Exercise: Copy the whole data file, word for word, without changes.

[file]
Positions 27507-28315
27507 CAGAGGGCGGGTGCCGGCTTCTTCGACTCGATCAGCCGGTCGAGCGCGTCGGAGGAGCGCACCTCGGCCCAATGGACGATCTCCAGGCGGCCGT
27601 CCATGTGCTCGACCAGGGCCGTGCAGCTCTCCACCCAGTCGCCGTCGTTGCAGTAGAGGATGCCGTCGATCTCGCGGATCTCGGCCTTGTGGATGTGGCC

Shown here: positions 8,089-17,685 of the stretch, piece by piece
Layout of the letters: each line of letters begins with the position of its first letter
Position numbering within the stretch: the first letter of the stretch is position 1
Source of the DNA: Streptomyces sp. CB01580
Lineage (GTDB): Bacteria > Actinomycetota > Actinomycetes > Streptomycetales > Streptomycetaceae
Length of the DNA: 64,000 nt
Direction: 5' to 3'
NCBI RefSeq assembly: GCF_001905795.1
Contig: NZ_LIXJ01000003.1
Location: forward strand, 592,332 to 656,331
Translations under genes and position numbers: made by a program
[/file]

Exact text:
Positions 27507-28315
27507 CAGAGGGCGGGTGCCGGCTTCTTCGACTCGATCAGCCGGTCGAGCGCGTCGGAGGAGCGCACCTCGGCCCAATGGACGATCTCCAGGCGGCCGT
27601 CCATGTGCTCGACCAGGGCCGTGCAGCTCTCCACCCAGTCGCCGTCGTTGCAGTAGAGGATGCCGTCGATCTCGCGGATCTCGGCCTTGTGGATGTGGCC

Shown here: positions 8,089-17,685 of the stretch, piece by piece
Layout of the letters: each line of letters begins with the position of its first letter
Position numbering within the stretch: the first letter of the stretch is position 1
Source of the DNA: Streptomyces sp. CB01580
Lineage (GTDB): Bacteria > Actinomycetota > Actinomycetes > Streptomycetales > Streptomycetaceae
Length of the DNA: 64,000 nt
Direction: 5' to 3'
NCBI RefSeq assembly: GCF_001905795.1
Contig: NZ_LIXJ01000003.1
Location: forward strand, 592,332 to 656,331
Translations under genes and position numbers: made by a program